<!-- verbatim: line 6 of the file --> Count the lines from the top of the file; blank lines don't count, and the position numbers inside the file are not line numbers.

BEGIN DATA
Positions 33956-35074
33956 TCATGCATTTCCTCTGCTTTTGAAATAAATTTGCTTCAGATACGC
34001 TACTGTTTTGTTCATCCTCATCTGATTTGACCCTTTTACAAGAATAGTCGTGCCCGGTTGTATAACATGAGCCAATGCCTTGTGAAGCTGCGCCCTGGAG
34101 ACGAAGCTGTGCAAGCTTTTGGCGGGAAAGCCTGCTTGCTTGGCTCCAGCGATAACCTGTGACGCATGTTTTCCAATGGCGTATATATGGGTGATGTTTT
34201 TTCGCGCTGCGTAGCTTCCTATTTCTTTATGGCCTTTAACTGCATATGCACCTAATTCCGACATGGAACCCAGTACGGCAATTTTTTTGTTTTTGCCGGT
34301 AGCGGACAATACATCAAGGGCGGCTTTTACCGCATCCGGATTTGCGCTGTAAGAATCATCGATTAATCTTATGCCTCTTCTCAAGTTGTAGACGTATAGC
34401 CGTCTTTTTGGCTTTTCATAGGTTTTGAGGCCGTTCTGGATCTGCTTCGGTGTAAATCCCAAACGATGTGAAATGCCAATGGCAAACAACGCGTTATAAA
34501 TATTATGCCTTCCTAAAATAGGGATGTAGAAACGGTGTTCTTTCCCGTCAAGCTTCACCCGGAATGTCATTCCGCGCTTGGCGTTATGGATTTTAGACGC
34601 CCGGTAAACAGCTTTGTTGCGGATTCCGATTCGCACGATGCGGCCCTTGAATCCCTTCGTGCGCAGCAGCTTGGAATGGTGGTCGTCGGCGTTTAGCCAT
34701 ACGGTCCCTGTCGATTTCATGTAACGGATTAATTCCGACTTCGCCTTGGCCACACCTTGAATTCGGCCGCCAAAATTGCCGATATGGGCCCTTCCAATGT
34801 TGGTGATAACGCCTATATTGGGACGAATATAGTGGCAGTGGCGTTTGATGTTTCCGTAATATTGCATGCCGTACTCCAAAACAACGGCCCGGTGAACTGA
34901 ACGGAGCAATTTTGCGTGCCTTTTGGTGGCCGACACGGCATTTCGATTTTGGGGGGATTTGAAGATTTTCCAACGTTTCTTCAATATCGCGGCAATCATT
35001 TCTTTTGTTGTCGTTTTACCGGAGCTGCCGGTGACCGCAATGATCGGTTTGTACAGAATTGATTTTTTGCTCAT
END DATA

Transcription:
34301 AGCGGACAATACATCAAGGGCGGCTTTTACCGCATCCGGATTTGCGCTGTAAGAATCATCGATTAATCTTATGCCTCTTCTCAAGTTGTAGACGTATAGC